1.2 Problem Statement Development of the country mainly depends on the growth of the industrial sector and growth of the business. For development intensive efforts should be undertaken to accelerate the rate of industrialization in the country. In order to attain this objective, large amount of industrial credit was funneled to the industrial sector. Today set up a large business or industry become a dream for the entrepreneurs. But it is not possible for an individual entrepreneur to arrange the full capital for the investment. Nowadays entrepreneur takes loan from different financial institute In recent days financing has become an important area for Commercial Banks in Bangladesh. To align its corporate policy with the regulation of Central Bank, banks have become more concerned about corporate investment and opened windows to conduct business or set up industry in particular area.


A good number of Islamic and non Islamic Banks in our country are successfully operating this program. But the standards such as requirements, document, interest rate, installment system of the Corporate investment of different banks are different. Considering the popularity of Corporate investment it will try to identify comparison its various aspects, which are directly related, with the Corporate investment customers and Corporate investment providing bankers and its effect on the providing banks performance. Again, most of the aspects are related with the salient features of corporate investment in the relevant sample banks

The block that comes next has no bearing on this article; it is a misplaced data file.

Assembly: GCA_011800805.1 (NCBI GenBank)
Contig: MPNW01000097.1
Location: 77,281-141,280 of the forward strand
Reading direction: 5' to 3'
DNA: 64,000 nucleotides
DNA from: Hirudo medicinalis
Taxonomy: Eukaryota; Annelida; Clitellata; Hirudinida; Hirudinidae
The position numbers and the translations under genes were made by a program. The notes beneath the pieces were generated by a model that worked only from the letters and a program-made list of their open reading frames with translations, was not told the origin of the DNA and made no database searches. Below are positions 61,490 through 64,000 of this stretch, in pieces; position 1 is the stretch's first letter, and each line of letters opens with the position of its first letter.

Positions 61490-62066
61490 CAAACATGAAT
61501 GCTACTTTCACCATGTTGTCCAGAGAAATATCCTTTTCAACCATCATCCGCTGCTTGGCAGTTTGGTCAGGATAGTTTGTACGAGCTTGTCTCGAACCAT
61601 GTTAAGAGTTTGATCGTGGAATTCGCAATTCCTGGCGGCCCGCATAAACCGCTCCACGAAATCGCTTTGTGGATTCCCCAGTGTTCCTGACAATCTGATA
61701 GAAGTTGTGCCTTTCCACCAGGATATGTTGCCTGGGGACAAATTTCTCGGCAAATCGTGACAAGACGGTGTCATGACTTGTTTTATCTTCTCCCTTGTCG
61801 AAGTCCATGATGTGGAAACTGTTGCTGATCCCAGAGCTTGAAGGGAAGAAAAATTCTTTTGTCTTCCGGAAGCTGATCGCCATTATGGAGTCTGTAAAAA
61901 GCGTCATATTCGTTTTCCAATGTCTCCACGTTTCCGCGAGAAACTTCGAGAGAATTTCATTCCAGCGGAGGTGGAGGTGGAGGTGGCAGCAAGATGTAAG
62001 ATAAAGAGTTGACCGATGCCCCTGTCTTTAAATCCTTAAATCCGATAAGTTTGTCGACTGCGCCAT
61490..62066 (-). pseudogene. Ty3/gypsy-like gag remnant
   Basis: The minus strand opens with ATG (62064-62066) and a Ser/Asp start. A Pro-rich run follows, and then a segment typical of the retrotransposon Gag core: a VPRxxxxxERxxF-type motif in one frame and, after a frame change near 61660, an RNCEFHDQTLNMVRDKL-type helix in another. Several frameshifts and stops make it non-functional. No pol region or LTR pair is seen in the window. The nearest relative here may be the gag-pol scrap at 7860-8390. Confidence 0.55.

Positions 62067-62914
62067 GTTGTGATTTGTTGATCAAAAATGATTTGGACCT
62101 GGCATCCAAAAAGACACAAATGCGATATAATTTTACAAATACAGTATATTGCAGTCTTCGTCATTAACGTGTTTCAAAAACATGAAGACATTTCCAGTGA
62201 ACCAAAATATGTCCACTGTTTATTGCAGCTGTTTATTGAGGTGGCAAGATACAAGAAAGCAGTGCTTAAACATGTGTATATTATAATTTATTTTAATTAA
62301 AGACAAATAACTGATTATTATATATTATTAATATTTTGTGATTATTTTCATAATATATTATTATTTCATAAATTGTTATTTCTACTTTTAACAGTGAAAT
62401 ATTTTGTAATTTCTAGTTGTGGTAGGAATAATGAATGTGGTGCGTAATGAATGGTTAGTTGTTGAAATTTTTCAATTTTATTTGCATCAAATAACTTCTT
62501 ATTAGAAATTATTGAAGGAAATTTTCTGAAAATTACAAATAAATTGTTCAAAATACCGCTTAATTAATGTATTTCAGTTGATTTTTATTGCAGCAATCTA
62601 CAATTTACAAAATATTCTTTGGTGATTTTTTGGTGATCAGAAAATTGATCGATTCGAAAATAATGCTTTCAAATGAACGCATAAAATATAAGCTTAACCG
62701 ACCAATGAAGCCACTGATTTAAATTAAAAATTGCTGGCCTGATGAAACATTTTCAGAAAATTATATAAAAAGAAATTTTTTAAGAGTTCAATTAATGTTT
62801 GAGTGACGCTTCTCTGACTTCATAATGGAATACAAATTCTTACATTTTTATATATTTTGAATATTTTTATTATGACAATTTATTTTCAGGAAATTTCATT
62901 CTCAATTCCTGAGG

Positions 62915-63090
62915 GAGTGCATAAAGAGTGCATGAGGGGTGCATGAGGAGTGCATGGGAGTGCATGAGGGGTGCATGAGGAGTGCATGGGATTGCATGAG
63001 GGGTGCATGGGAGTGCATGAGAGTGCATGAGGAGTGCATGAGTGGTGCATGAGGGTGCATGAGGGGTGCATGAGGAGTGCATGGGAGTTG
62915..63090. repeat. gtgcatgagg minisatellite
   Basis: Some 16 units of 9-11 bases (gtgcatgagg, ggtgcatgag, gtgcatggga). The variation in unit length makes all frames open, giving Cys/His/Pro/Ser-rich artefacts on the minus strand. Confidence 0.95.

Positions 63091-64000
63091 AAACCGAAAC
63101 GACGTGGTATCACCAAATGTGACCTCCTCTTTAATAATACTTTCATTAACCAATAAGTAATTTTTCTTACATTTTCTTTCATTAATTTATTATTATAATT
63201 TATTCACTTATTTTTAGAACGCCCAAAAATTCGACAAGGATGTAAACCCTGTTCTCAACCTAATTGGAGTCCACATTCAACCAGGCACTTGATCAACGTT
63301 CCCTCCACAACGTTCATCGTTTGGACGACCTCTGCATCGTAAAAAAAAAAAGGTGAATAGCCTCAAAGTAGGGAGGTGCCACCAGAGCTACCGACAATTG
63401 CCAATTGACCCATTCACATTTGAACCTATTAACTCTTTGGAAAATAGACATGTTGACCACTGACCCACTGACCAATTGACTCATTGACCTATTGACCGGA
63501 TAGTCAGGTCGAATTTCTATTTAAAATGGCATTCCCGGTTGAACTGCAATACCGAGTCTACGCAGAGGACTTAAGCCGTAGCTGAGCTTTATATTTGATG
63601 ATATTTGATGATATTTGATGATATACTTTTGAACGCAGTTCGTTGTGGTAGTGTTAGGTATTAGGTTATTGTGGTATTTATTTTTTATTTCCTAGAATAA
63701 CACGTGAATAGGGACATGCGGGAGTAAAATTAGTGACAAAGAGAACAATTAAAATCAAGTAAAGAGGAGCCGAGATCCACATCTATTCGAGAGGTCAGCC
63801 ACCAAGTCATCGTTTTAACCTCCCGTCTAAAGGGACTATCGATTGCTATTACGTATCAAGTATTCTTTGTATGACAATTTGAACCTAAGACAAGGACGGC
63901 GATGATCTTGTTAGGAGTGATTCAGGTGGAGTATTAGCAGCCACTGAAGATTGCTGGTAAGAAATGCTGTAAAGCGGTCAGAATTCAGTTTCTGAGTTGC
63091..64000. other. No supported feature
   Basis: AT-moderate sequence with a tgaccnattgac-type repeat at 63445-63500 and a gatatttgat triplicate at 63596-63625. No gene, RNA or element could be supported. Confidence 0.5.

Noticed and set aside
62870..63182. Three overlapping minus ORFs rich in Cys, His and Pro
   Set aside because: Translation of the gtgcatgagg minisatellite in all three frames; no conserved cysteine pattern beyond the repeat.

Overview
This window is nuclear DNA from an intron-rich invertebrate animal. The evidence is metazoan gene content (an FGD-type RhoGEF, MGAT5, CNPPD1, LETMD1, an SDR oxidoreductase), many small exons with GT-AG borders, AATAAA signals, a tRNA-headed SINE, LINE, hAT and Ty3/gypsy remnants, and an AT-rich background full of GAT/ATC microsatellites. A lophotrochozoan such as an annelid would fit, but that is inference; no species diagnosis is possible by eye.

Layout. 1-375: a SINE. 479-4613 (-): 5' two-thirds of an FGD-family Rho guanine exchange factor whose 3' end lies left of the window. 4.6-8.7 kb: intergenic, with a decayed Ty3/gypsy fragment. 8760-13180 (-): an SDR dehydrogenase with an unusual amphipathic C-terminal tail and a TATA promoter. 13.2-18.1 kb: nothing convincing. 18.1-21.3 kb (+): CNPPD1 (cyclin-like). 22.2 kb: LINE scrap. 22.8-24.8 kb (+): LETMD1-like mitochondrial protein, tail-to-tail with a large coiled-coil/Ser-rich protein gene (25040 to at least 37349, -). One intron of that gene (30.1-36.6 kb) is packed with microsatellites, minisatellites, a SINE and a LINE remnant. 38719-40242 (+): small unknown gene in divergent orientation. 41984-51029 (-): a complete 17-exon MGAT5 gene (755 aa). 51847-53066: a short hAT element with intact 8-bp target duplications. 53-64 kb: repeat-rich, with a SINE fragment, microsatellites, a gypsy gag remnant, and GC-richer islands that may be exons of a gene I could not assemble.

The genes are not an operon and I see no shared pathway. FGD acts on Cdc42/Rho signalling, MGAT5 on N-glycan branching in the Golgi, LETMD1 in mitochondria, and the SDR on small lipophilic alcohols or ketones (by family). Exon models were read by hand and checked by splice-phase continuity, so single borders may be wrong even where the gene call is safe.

1.3 Objectives of the Research Broad Objectives To evaluate the different present standards of corporate Investment of different Islamic and non Islamic banks and its effect on the banks overall performance, and a competitive analysis between Shahjalal Islami Bank Limited and other banks. Specific Objectives •

To know in details about the corporate loan standards of different Islamic and non Islamic banks in Bangladesh.

To find out the different factors clients consider for selecting bank.

To find out the corporate clients awareness about prerequisite for corporate loan by Islamic and non Islamic banks.

To find out the clients perception about the interest charge and other charges or expenses charged by Islamic and non Islamic banks for corporate investment.

To find out the clients perception about loan processing time of different Islamic and non Islamic banks.

To find out clients perception about the procedural obligation of Banks for corporate loan.

To find out the clients perception about corporate loan disbursement system of different Islamic and non Islamic banks in Bangladesh.


To find out the corporate clients preference towards Islamic and non Islamic bank for taking their loan.

To find out the perception about corporate loan repayment system of different Islamic and non Islamic banks in Bangladesh

To find out the present situation of corporate loan of different Islamic and non Islamic banks in Bangladesh.

To find out rules and regulations of Bangladesh bank regarding corporate investment for Commercial Banks.

To know the effect of corporate investment on Islamic and non Islamic banks performance.